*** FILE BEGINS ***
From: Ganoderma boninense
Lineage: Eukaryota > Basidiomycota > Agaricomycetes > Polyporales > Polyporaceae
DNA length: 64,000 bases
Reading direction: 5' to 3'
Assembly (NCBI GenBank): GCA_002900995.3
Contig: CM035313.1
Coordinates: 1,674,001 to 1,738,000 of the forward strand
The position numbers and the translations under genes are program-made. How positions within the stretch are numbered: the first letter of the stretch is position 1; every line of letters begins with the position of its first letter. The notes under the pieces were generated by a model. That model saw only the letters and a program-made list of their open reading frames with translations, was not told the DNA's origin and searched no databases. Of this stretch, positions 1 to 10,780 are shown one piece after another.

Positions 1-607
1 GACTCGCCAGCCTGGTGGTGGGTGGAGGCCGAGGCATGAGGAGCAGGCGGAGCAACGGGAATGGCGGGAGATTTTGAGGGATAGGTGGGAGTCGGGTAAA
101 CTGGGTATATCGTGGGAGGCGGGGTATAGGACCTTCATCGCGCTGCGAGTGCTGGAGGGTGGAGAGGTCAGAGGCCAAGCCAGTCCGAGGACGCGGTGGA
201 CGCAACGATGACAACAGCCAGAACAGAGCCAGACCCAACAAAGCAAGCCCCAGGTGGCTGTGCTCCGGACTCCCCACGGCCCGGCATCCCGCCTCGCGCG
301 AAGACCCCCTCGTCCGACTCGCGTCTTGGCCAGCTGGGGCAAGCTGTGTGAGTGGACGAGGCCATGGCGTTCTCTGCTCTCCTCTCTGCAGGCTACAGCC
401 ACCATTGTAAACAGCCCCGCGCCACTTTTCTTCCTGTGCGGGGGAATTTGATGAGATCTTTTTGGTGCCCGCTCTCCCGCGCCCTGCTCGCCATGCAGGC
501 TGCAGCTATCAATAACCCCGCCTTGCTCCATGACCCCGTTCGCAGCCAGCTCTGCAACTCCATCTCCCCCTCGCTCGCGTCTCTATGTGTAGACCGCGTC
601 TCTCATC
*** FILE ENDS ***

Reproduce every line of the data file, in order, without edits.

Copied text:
From: Ganoderma boninense
Lineage: Eukaryota > Basidiomycota > Agaricomycetes > Polyporales > Polyporaceae
DNA length: 64,000 bases
Reading direction: 5' to 3'
Assembly (NCBI GenBank): GCA_002900995.3
Contig: CM035313.1
Coordinates: 1,674,001 to 1,738,000 of the forward strand
The position numbers and the translations under genes are program-made. How positions within the stretch are numbered: the first letter of the stretch is position 1; every line of letters begins with the position of its first letter. The notes under the pieces were generated by a model. That model saw only the letters and a program-made list of their open reading frames with translations, was not told the DNA's origin and searched no databases. Of this stretch, positions 1 to 10,780 are shown one piece after another.

Positions 1-607
1 GACTCGCCAGCCTGGTGGTGGGTGGAGGCCGAGGCATGAGGAGCAGGCGGAGCAACGGGAATGGCGGGAGATTTTGAGGGATAGGTGGGAGTCGGGTAAA
101 CTGGGTATATCGTGGGAGGCGGGGTATAGGACCTTCATCGCGCTGCGAGTGCTGGAGGGTGGAGAGGTCAGAGGCCAAGCCAGTCCGAGGACGCGGTGGA
201 CGCAACGATGACAACAGCCAGAACAGAGCCAGACCCAACAAAGCAAGCCCCAGGTGGCTGTGCTCCGGACTCCCCACGGCCCGGCATCCCGCCTCGCGCG
301 AAGACCCCCTCGTCCGACTCGCGTCTTGGCCAGCTGGGGCAAGCTGTGTGAGTGGACGAGGCCATGGCGTTCTCTGCTCTCCTCTCTGCAGGCTACAGCC
401 ACCATTGTAAACAGCCCCGCGCCACTTTTCTTCCTGTGCGGGGGAATTTGATGAGATCTTTTTGGTGCCCGCTCTCCCGCGCCCTGCTCGCCATGCAGGC
501 TGCAGCTATCAATAACCCCGCCTTGCTCCATGACCCCGTTCGCAGCCAGCTCTGCAACTCCATCTCCCCCTCGCTCGCGTCTCTATGTGTAGACCGCGTC
601 TCTCATC